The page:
Demands of large composite parts and the digital revolution are driving the evolution of NDE.
Composites manufacturers are all too familiar with quality challenges. Inclusions and foreign object debris (FOD), incorrect ply orientation, internal voids, porosity, disbonds, delamination and more, both on the surface and interior of composite materials, may result in scrap, rework or worse – failure in the field. Efficient and accurate non-destructive evaluation (NDE) can help manufacturers save time, money and their reputation without cutting apart or altering the composite material.
“NDE should be used at various stages of the part’s life cycle – in the development phase, during manufacture of the part, in final factory inspection and when examining the part in the field to identify and assess damage or health and service life longevity,” says Lou Dorworth, direct services manager for Abaris Training Resources Inc., a provider of advanced composites training.
Dorworth notes that NDE methods for evaluating composites fall under two main categories – contact (such as traditional ultrasonic) and non-contact testing (thermographic, radiographic, infrared and shearography) – with a few unique technologies sprinkled in, such as acoustic emission testing and electromagnetic testing. “The change [in the NDE landscape] is not so much in the introduction of wholly new technology, rather in the increased capability of existing methods, the sophistication of software and interconnectivity, and the advancement of automation and robotics for conducting evaluations,” says Dorworth.
Investing in sophisticated NDE equipment and software may be expensive, but the cost/benefit equation weighs in favor of NDE. Providers of NDE solutions are stepping up with next-generation advancements.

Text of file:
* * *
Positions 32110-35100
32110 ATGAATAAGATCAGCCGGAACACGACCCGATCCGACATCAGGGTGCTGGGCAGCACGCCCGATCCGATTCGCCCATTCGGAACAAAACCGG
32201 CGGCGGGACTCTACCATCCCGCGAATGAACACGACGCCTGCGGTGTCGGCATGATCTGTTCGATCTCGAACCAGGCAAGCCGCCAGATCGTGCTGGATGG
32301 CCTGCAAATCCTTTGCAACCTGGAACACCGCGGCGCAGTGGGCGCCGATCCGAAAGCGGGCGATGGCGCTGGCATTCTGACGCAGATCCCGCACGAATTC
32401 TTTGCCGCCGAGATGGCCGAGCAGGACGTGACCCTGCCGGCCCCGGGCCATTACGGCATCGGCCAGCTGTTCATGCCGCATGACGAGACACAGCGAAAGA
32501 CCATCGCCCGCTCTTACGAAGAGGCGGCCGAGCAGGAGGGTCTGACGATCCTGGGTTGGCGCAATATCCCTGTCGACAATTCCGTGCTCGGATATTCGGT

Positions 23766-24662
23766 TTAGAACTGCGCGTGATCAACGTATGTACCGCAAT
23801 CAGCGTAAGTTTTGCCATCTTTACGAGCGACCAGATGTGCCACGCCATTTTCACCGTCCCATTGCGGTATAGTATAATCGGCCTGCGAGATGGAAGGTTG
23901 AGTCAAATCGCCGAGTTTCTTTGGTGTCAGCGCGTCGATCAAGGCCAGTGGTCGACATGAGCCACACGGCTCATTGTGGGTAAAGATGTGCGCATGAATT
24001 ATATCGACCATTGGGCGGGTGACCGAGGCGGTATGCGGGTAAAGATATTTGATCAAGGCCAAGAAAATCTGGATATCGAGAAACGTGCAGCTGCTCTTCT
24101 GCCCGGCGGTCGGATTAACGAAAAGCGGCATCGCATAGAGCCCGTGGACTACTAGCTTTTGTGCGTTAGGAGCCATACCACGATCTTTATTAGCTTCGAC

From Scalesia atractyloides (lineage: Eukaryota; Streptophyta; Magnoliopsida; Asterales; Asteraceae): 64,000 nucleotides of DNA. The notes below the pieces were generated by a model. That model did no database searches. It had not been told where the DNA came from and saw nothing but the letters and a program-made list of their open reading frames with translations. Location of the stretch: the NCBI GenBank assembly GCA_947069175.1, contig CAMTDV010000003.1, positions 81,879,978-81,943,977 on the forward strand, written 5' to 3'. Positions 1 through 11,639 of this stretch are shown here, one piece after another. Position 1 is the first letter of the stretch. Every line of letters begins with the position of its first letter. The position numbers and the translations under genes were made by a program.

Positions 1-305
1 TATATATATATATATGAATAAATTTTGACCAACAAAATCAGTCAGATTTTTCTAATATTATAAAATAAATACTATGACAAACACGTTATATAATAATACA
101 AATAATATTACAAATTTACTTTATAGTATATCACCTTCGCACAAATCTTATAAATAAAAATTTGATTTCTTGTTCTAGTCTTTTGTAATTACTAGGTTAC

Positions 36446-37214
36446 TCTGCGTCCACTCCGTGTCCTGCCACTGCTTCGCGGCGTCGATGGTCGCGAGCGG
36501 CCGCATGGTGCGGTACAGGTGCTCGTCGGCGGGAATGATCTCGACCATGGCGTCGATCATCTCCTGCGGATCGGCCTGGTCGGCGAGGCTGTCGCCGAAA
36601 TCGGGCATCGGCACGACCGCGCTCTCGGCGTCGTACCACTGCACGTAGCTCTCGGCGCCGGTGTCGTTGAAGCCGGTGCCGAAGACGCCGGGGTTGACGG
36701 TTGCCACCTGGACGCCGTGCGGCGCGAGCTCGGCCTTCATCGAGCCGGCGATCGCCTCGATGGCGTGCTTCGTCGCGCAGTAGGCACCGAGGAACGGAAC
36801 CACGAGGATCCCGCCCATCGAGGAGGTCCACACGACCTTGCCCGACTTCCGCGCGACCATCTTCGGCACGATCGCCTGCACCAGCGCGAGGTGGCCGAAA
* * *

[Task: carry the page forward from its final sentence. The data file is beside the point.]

Simulated NDE through Cloud Computing
“Simulating NDE inspections prior to conducting NDE on a manufactured part can facilitate evaluation in a reduced timeframe and reduce the number and expense of physical tests later on,” says Dorworth.
OnScale, founded in 2018, offers a finite element analysis software that conducts scalable ultrasonic simulations using cloud-based high-performance computing (HPC). The software performs ultrasonic modeling and simulations used in a variety of NDE applications to augment real-world data from NDE studies. Cloud-based computing allows for entire inspections to be simulated in parallel to reduce the time frame required for the simulations. OnScale says it is 100 times faster than traditional computer-aided engineering tools.
Using OnScale, multi-element arrays can be simulated to generate full inspections without hardware. The rapid simulations assist in eliminating the need for fabricating expensive, bespoke test pieces for pioneering new inspection techniques.